There has been some serious scholarly smack talk concerning Euripides's use of choruses. The main criticism is their lack of effect on the action of the play. The Chorus in Medea is a good example of this. This group of Corinthian women mostly just hangs out, bemoaning the terrible things that are going down. The only time we see them actually try and do something is at the beginning of the play when they attempt to lift Medea from her melancholy. They advise:
If your husband has gone to adore
A new bride in his bed, why, this
Has often happened before.
Do not harrow your soul. For Zeus
Will succor your cause. What use
To lessen your life with grief
For a lost lord? (25)
The Chorus's arguments have no effect on Medea. In fact, our crafty protagonist ends up pulling the Corinthian ladies to her side, by appealing to them as fellow women imprisoned in a world of men. By the time Medea's done with them, they're singing an ode of female revolution. The ladies intone:
Back to their fountains
the sacred rivers are falling;
The cosmos and all morality
turning to chaos.
The mind of a man is nothing but a fraud
One day the story will change:
then shall the glory
or women resound,
And reverence will come to the race of woman,
Reversing at last the sad reputation of ladies. (58)
For the rest of the play the Chorus does nothing to stop Medea's bloody deeds. Some point this out as sloppy plotting of Euripides's part. It's odd that these women stand idly by as Medea, a foreigner, plots to assassinate their royal family. Creon seems like a nice enough guy. Yeah, he banishes Medea, but she was going around threatening to assassinate him and his daughter. It even turns out that he's an old softy, when he allows Medea to stay another day for the sake of her sons. So why would the Chorus do nothing to stop the murder of their amiable ruler?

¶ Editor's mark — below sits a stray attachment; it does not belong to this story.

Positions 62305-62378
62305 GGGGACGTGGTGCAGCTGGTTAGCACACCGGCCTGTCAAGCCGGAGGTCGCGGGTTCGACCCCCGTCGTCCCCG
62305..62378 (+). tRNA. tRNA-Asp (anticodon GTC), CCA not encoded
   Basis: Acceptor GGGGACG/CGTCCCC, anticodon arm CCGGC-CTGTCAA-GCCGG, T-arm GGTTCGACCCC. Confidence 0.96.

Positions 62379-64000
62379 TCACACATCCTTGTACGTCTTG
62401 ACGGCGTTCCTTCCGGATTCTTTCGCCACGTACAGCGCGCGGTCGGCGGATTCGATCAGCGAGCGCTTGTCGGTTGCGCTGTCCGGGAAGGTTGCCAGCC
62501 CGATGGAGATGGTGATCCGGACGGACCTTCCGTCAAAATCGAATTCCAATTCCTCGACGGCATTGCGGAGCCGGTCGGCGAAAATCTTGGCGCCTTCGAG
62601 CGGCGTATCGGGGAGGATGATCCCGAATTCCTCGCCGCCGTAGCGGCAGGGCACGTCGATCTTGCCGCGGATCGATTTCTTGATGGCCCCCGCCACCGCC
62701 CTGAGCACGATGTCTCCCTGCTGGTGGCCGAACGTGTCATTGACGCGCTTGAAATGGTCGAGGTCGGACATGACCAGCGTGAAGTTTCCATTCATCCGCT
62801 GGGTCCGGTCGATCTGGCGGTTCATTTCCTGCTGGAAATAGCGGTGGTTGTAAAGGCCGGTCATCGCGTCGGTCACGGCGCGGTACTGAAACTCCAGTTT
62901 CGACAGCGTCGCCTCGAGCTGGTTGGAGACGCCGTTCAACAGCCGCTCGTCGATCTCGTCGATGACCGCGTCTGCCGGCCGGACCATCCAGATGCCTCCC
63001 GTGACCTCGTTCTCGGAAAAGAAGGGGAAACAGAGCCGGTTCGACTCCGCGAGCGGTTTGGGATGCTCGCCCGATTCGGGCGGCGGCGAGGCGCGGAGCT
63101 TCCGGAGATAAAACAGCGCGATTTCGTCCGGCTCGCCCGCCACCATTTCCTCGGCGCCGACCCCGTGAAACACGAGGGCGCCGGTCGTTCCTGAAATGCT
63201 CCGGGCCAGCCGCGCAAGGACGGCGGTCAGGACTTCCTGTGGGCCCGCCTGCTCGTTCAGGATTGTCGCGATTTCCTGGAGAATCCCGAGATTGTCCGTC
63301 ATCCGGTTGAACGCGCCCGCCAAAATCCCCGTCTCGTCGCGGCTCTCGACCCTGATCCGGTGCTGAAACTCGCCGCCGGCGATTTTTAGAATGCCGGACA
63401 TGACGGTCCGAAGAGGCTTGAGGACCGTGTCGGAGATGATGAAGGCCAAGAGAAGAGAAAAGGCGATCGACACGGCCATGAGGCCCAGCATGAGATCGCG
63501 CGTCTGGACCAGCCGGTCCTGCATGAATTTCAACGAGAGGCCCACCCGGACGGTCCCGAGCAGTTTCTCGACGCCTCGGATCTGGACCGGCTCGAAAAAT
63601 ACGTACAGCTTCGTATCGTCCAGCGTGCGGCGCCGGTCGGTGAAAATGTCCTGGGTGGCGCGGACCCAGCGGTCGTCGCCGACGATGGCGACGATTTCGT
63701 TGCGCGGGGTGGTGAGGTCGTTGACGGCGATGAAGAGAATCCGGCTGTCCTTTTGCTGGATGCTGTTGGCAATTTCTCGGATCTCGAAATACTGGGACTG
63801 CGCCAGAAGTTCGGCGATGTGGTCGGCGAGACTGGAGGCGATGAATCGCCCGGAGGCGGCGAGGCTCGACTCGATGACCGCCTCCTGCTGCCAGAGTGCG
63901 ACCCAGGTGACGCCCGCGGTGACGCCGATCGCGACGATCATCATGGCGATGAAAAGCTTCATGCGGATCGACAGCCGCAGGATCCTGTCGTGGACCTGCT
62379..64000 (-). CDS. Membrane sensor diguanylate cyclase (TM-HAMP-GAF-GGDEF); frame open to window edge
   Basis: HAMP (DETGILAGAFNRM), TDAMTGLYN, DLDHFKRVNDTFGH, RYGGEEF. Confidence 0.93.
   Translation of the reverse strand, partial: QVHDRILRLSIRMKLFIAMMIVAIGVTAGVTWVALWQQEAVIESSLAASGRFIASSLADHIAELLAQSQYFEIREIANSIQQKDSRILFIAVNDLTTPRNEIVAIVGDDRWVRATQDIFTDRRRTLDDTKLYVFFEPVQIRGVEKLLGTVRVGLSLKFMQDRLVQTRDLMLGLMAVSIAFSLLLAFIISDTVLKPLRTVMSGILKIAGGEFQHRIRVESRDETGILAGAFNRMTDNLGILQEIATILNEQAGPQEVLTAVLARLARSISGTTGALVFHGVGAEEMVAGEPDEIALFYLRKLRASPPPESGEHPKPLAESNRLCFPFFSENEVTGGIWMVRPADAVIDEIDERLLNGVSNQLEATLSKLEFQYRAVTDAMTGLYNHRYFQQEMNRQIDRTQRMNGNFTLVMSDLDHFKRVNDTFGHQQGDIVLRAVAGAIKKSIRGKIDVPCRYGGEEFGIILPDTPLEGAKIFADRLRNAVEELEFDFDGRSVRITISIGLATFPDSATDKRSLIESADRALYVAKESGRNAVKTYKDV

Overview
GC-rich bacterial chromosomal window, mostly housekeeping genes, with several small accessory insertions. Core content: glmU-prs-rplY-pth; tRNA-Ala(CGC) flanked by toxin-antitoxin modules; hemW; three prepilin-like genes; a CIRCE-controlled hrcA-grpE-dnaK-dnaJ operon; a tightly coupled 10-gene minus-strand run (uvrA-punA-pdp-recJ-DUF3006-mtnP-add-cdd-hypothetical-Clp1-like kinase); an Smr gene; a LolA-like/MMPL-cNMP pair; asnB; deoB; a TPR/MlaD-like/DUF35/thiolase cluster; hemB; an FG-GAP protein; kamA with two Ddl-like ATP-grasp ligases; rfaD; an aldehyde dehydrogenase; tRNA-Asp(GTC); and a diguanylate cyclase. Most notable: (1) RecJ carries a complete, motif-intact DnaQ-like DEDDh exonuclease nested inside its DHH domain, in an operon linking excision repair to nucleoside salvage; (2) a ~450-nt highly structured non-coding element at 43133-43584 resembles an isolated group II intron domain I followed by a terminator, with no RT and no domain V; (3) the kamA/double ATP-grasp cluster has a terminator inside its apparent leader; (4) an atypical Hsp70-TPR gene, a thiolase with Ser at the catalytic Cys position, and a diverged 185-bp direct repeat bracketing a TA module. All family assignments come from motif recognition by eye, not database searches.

The only justification we can come up with for the Chorus's inactivity is that, like Medea, they are extremely dissatisfied with the treatment of women in their society. Their ode to female revolution supports this idea. Perhaps they represent the large number of women that are put upon, but don't have the will for revolt. They could be seen as living vicariously through Medea. Perhaps she serves as an outlet for their repressed rage. Of course, even the Chorus balks when Medea takes it as far as killing her own kids. The Corinthian women pray fervently for Zeus to stop her. Unfortunately, their prayers go unanswered, and once again they are unable to affect the action of the play.
Rather than using the Chorus to advance or complicate the plot, Euripides chooses to use them to expound upon his themes. This is true in many of his plays. In Medea they sing of the destructive power of love, the sorrows of exile, and the horror of Medea's murderous revenge. They also serve to release the tension between each episode. Euripides's unconventional use of the Chorus is yet another example how he challenged the dramatic status quo of his day. Over the course of his career they became less and less essential to his dramas. Some scholars theorize that, if he'd had his way, he would have fazed them out altogether, instead filling the plays with more of the realistic dialogue which he is so famous for inventing. In the Athenian dramatic competitions, however, this unconventional step would have been sacrilege.